Japan: Core inflation comes in at highest level since March 2015 in April
Core consumer prices—which exclude fresh food—increased 0.20% from the previous month in April, a smaller increase than March’s 0.40% rise. April’s result marked the weakest reading since January.
Core inflation broke the Bank of Japan’s (BOJ) inflation target of 2.0%: it came in at 2.1% in April, up from March’s 0.8%. April’s reading marked the highest inflation rate since March 2015 and was slightly above market expectations. However, the acceleration was largely due to a statistical effect. Phone fees have been down year-on-year in past months, due to government legislation. But because the legislation was passed more than a year ago, it is no longer causing phone fees to fall as sharply. As a result, the fall in phone fees year-on-year has become less acute, pushing up the final print by 1.0 percentage points.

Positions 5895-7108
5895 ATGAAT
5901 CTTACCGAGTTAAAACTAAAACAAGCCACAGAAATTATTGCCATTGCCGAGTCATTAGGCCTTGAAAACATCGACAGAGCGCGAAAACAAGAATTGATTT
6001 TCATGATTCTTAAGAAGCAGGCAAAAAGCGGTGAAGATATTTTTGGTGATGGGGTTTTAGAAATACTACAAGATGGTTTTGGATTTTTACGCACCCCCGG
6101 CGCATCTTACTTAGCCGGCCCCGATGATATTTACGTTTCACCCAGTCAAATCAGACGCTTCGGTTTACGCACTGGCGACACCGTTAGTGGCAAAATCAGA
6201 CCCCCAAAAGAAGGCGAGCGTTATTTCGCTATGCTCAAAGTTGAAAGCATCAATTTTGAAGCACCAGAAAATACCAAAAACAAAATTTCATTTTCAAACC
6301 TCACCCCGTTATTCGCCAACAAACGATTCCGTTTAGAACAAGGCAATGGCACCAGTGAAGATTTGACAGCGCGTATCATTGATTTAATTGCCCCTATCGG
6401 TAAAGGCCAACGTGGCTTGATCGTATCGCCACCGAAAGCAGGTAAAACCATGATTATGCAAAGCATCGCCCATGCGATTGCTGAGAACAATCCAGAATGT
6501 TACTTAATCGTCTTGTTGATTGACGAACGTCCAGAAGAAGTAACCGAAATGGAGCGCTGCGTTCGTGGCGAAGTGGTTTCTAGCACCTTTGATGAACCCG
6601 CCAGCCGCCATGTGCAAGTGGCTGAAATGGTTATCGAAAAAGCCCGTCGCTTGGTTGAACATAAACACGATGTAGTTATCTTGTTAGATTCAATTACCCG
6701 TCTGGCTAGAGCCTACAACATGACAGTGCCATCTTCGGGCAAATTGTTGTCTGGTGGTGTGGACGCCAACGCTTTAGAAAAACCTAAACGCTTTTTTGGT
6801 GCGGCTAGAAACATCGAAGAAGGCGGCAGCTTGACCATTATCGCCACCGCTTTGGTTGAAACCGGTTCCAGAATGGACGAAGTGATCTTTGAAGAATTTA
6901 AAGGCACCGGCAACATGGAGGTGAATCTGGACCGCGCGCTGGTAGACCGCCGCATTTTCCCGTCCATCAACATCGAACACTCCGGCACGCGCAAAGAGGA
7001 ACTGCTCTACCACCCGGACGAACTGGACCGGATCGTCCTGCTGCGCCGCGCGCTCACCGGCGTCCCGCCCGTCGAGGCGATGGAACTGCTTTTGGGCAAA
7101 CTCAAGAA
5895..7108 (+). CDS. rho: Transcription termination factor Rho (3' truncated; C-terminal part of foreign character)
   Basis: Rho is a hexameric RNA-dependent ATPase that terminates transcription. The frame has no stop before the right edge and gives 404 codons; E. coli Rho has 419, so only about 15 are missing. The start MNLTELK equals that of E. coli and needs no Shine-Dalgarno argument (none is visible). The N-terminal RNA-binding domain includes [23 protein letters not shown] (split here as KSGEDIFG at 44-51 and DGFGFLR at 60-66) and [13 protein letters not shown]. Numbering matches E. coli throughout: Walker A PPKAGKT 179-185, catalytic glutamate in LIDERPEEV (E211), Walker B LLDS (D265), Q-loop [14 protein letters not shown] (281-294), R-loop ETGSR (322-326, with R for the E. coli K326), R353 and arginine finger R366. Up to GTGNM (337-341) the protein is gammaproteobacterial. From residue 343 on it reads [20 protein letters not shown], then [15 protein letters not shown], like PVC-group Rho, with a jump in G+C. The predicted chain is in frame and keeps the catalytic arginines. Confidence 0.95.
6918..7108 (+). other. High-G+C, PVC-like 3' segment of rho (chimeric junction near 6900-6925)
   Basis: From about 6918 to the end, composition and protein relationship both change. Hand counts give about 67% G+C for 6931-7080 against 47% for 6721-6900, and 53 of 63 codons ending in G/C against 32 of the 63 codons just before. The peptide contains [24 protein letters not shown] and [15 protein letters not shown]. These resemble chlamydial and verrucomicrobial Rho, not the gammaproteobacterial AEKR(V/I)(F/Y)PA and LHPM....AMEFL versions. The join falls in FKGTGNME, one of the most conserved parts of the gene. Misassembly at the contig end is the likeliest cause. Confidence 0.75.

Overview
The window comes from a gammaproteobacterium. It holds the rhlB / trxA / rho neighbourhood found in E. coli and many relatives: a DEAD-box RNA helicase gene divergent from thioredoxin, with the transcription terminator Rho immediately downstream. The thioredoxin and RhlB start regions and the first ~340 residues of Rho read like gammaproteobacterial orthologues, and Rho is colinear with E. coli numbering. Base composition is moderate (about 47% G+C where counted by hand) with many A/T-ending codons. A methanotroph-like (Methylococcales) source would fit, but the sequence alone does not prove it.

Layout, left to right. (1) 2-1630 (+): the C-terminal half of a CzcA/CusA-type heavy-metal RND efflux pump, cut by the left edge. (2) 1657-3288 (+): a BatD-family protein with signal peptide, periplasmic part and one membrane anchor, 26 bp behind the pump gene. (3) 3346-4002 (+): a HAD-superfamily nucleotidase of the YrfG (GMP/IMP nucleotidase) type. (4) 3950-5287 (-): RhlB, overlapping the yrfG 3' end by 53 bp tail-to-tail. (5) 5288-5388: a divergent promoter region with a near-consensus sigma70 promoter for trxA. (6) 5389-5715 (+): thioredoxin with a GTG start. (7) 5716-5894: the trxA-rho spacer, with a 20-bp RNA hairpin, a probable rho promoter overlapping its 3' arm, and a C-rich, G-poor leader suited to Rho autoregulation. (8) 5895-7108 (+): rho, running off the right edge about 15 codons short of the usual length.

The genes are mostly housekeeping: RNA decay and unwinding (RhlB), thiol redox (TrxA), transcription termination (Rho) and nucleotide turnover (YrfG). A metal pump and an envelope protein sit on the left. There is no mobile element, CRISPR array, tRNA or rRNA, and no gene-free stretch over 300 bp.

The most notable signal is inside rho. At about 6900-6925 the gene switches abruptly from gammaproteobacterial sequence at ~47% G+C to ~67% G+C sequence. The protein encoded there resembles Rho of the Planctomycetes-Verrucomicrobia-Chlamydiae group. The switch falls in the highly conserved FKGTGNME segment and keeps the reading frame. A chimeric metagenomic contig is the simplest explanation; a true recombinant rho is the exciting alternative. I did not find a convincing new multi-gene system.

Meanwhile, the trend pointed up, with annual average inflation coming in at 2.1% in April (March: 0.8%). Finally, consumer price inflation rose to 2.5% in April, from March’s 1.2%.
The jump in core inflation was largely due to a statistical effect. Evidence of demand-push inflation remains remote. As a result, prospects for second-round effects—where higher prices push up wages which further push up prices—and therefore a sustained ratcheting up of inflation to above the BOJ’s 2.0% target remains unlikely.
Going forward into the rest of Q2, our panelists expect inflation to remain around current levels, before easing in later quarters. Government measures, such as gasoline price caps, will offset the effect of rising demand as the economy reopens following the easing of the Omicron wave that struck earlier this year.